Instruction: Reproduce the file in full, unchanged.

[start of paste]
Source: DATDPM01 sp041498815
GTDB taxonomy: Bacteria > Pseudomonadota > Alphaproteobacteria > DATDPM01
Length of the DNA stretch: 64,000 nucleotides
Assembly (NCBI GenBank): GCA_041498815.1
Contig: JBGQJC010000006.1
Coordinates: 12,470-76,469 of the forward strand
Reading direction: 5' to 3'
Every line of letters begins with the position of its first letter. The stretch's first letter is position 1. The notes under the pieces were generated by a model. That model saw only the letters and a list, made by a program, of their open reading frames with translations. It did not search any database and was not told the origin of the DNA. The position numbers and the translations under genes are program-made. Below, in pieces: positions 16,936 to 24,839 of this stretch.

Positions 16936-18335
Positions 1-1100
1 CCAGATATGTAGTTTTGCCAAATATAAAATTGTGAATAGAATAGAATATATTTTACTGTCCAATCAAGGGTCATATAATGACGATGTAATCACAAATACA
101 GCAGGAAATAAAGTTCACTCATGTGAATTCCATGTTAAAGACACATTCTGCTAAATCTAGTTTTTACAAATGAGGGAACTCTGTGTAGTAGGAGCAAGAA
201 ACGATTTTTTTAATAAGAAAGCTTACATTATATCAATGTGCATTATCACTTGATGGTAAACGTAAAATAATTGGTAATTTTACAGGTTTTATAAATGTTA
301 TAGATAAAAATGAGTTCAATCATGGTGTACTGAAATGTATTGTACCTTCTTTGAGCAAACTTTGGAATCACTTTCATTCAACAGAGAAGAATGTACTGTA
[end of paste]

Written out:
Source: DATDPM01 sp041498815
GTDB taxonomy: Bacteria > Pseudomonadota > Alphaproteobacteria > DATDPM01
Length of the DNA stretch: 64,000 nucleotides
Assembly (NCBI GenBank): GCA_041498815.1
Contig: JBGQJC010000006.1
Coordinates: 12,470-76,469 of the forward strand
Reading direction: 5' to 3'
Every line of letters begins with the position of its first letter. The stretch's first letter is position 1. The notes under the pieces were generated by a model. That model saw only the letters and a list, made by a program, of their open reading frames with translations. It did not search any database and was not told the origin of the DNA. The position numbers and the translations under genes are program-made. Below, in pieces: positions 16,936 to 24,839 of this stretch.

Positions 16936-18335
Positions 1-1100
1 CCAGATATGTAGTTTTGCCAAATATAAAATTGTGAATAGAATAGAATATATTTTACTGTCCAATCAAGGGTCATATAATGACGATGTAATCACAAATACA
101 GCAGGAAATAAAGTTCACTCATGTGAATTCCATGTTAAAGACACATTCTGCTAAATCTAGTTTTTACAAATGAGGGAACTCTGTGTAGTAGGAGCAAGAA
201 ACGATTTTTTTAATAAGAAAGCTTACATTATATCAATGTGCATTATCACTTGATGGTAAACGTAAAATAATTGGTAATTTTACAGGTTTTATAAATGTTA
301 TAGATAAAAATGAGTTCAATCATGGTGTACTGAAATGTATTGTACCTTCTTTGAGCAAACTTTGGAATCACTTTCATTCAACAGAGAAGAATGTACTGTA